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experience in the course is less enjoyable. Interestingly, students who are exposed to student instructors also rate the course material as less helpful. This effect suggests some complementarities between instructional quality and the course material, which students themselves might not be able to distinguish when rating the different course components. Importantly, student instructors do not seem to affect the effort provision of their students, though the point estimate suggests that students do spend less hours studying when exposed to student instructors. This is, if anything, evidence against students’ compensating for low instruction quality by exerting higher effort. Overall, the results in this section suggest that student instructors are perceived as being of lower quality in a few facets by their students. 17

4.2 Effects on Labor Market Outcomes

Despite having little impact on student performance, student instructors may negatively affect students’ labor market outcomes in the longer term. Student instructors might, for example, be less able to provide their students with the skills, knowledge or referrals necessary for beginning a successful career after graduation. Moreover, if student instructors and the education they provide is generally perceived as less worthwhile (see the previous section), they could discourage further human capital investment and negatively impact their students’ earnings, employment, and job satisfaction.

To estimate the effect on labor market outcomes, we use an SBE graduate survey which includes data for 1,618 students from our estimation sample who graduated between September 2010 and September 2015.18 The survey includes questions about job search length after

17 See Table A6 in the Appendix for the regressions corresponding to Figures 5 and 6.

18 We conducted the survey in cooperation with the SBE Alumni Office that provided us with contact details for

4,215 out of the 5,504 bachelor students in our estimation sample. We first contacted the graduates via email and provided them with a link to the online survey. We then hired a team of current SBE students who called the graduates who did not respond to the online survey to conduct the survey over the phone. Out of the contacted graduates, 1,618 responded to either the email or phone survey, which means that we have labor market outcome information for 29.39 percent of bachelor students in our estimation sample. Panel A of Table A7 in the Appendix compares our estimation sample with the overall sampling population for this survey.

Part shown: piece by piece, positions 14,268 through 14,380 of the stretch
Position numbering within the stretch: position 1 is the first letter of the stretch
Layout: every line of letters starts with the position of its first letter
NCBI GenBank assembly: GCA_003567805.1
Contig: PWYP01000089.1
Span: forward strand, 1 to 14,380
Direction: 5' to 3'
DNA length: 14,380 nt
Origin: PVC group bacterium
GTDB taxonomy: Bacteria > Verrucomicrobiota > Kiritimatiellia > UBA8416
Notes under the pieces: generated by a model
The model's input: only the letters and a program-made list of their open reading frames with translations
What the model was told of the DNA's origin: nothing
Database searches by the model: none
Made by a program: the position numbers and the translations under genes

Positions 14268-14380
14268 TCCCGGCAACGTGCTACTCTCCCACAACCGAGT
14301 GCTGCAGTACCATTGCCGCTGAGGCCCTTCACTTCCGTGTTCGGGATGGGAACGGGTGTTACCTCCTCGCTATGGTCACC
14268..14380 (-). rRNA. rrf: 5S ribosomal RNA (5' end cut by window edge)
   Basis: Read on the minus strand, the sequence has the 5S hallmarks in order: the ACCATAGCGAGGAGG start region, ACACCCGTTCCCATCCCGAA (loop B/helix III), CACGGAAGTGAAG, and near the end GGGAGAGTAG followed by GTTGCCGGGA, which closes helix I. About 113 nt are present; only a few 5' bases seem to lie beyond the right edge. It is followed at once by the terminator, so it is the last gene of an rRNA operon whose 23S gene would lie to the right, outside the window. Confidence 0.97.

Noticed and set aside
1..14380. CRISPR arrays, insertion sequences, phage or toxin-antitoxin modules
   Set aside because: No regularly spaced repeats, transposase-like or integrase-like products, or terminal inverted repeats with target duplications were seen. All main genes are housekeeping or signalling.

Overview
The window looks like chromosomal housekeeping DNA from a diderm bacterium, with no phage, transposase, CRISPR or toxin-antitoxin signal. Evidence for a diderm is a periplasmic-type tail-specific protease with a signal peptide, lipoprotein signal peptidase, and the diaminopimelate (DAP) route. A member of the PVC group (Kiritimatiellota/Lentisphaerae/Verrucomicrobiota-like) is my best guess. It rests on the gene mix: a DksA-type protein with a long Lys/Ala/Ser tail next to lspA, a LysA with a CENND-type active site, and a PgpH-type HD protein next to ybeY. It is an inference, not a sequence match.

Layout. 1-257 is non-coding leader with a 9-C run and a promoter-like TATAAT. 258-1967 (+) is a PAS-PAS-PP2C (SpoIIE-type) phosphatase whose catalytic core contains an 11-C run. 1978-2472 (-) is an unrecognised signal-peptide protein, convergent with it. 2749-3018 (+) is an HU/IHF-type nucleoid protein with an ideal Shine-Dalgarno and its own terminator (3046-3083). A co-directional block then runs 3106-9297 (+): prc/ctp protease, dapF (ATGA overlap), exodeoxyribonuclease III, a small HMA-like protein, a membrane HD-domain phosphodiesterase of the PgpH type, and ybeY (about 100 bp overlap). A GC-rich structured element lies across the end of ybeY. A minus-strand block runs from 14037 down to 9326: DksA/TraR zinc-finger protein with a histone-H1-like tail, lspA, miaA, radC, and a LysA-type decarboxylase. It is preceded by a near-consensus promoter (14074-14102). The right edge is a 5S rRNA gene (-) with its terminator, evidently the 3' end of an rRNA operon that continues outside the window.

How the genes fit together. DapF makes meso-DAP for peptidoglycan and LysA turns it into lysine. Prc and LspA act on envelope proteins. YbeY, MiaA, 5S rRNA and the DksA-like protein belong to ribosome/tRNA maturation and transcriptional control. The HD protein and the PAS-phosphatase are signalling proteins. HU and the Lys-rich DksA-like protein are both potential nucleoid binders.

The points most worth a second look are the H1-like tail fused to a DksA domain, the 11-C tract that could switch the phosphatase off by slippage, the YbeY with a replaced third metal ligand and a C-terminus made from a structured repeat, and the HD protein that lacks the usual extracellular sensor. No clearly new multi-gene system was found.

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graduation, earnings in the first job after graduation, current earnings and job satisfaction as well as retrospective study satisfaction. This survey allows us to link university data with labor market outcomes, which are typically not available in other existing studies on the impact of university instructors.19

Table 8 shows results from regressions of survey outcomes on instructor type and the same set of covariates we included in the previous regressions. Having a student instructor is associated with a 0.2 percentage point higher probability of having found a job by the time of graduation (Column 1) and a reduction of job search length of 2.25 days (0.075*30 days, Column 2). These point estimates are small and insignificant, yet precisely estimated, which means that we can rule out even modest negative effects of student instructors on job search outcome after graduation.

Our results on earnings are less conclusive. Columns (3) and (4) show that having a student instructor is associated with a 1.7 percent decrease in starting salary and a 1.9 percent decrease in current salary. While these estimates are not statistically significant, they are too imprecise to rule out economically important effects. Columns (5) and (6) shows that assignment to student instructors does not significantly predict retrospective satisfaction with studies or job satisfaction, with small estimates for both outcomes. Overall, we do not detect any evidence that student instructors affect their students’ subsequent labor market outcomes in any meaningful way.

4.3 Increasing Power and Correcting for Multiple Testing

The fact that our analyses in the two subsections above are based on 14 different outcomes causes two related problems, which we address in this subsection. The first is a problem of